Ambush Attacks, Assaults, and Death

Ambush attack on police officer

February 11, 2019
Jim Evancho

Life and Death

2018 saw an increase in line of duty deaths for law enforcement. According to the National Law Enforcement Officers Memorial Fund there were 144 line of duty deaths, and increase from 129 in 2017. Of those deaths 52 officers were murdered by suspects with firearms, where 2017 saw 46. This increase has also included a sharp rise in ambush attacks against officers that were merely targets because of their profession

The underlying question is does this also affect the bail enforcement industry. The short answer is yes. Although law enforcement does a completely different job than bail enforcement there are enough similarities in the public eye that causes bad people to put us all together. Many detectives or plain clothes cops will conduct surveillance’s, undercover operations, and interviews as do the industry professionals of the bail industry. A layman from the street may not be able to identify the difference between a bail bondsman and a police officer and if they mean to attack a cop they may misidentify you and take action.

Cause and Effect

The primary cause with this increase in law enforcement attacks is a percentage of the population that does not approve of law enforcement activities. This belief system added to a violent criminal with behavior that is against the societal norms results in vicious attacks.

Today we are seeing many bail enforcement agent wearing clothing, badges, and driving vehicles that look very similar to law enforcement. Many agents have explained their choice by stating they do this in order to confuse the bad guys upon their initial approach so the agents may get the upper hand more rapidly. Unfortunately this type of thinking can be very dangerous to those agents and create other, larger problems. When bail recovery agents are involved in a situation where firearms are involved it makes news, sometimes on a national platform. This type of news is often used against the industry in the hard pushing bail reform movement. The effects of negative news can last longer than expected. Many of the opponents of professional bail will conduct searches on the internet and utilize news stories from days, months, and even years ago as long as it fits their narrative.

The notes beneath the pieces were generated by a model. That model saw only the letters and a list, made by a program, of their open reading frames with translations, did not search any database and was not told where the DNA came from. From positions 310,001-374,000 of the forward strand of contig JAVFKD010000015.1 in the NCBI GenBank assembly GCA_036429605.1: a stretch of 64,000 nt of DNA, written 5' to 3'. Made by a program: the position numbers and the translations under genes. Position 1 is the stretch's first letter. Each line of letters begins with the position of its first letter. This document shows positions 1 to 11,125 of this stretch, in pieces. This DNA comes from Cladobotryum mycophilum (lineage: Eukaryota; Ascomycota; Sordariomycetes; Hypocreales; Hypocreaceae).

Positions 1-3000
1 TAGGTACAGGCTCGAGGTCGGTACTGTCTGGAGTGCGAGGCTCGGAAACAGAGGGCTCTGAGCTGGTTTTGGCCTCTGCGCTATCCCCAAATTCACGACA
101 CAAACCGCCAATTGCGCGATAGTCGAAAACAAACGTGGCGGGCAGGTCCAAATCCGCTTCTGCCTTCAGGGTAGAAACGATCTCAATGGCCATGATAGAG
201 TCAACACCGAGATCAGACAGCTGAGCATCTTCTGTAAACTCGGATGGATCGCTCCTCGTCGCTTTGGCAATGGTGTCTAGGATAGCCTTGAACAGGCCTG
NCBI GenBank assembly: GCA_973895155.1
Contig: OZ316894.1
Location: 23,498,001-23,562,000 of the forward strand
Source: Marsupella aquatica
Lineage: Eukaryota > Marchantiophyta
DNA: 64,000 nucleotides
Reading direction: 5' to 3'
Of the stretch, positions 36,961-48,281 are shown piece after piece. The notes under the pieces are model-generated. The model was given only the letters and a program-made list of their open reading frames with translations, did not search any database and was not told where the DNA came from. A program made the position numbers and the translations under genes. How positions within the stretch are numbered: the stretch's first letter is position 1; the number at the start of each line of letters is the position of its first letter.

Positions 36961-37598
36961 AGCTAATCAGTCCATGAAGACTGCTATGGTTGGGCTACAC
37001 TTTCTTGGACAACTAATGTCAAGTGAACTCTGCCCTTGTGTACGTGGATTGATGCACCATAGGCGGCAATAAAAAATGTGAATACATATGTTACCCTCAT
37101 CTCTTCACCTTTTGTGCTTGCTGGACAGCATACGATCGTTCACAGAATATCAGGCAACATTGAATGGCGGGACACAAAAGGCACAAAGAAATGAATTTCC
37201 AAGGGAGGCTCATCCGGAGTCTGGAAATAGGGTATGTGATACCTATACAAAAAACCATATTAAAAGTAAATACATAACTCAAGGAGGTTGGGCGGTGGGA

The Solution

Bail enforcement agents must remember that they are not executing warrants, nor are they enforcing the laws. The simple matter of fact job description is contract enforcement (repossession). The only authority that a bail enforcement agent has is through a signed contract with the bail bondsman that did the original bond. Without that contract there is no ability to arrest someone that has a warrant.

Bail enforcement agents must be cognizant of their limitations and to not succumb to the belief that they have special powers or abilities. To avoid the general public from making mistakes and misidentifying them they need to first ensure they do not appear to be law enforcement. By attempting to act or look like law enforcement, bail enforcement agents are adding a danger level that is not inherently there. A criminal with a grudge or hatred towards law enforcement may not harbor the same resentment towards staff from the bail industry.

In order to operate safely, bail enforcement agents must remain in their own profession and not attempt to blur the lines. By remaining clearly marked and identifiable a potential police shooter may not attack or open fire.


Bail enforcement is a chosen profession and the agents operating in should be proud to show the public they are different.  Security officers are sometimes referred to as para-law enforcement but they are a unique profession. Their clothing, badges, and vehicles are clearly marked so the public can see they are security and not the police. The bail industry needs to take a chapter from that industry.

The bail industry is an inherently dangerous one as many of the defendants that are being sought are highly violent and cunning. There is no benefit to adding another level of danger to an already dangerous job.

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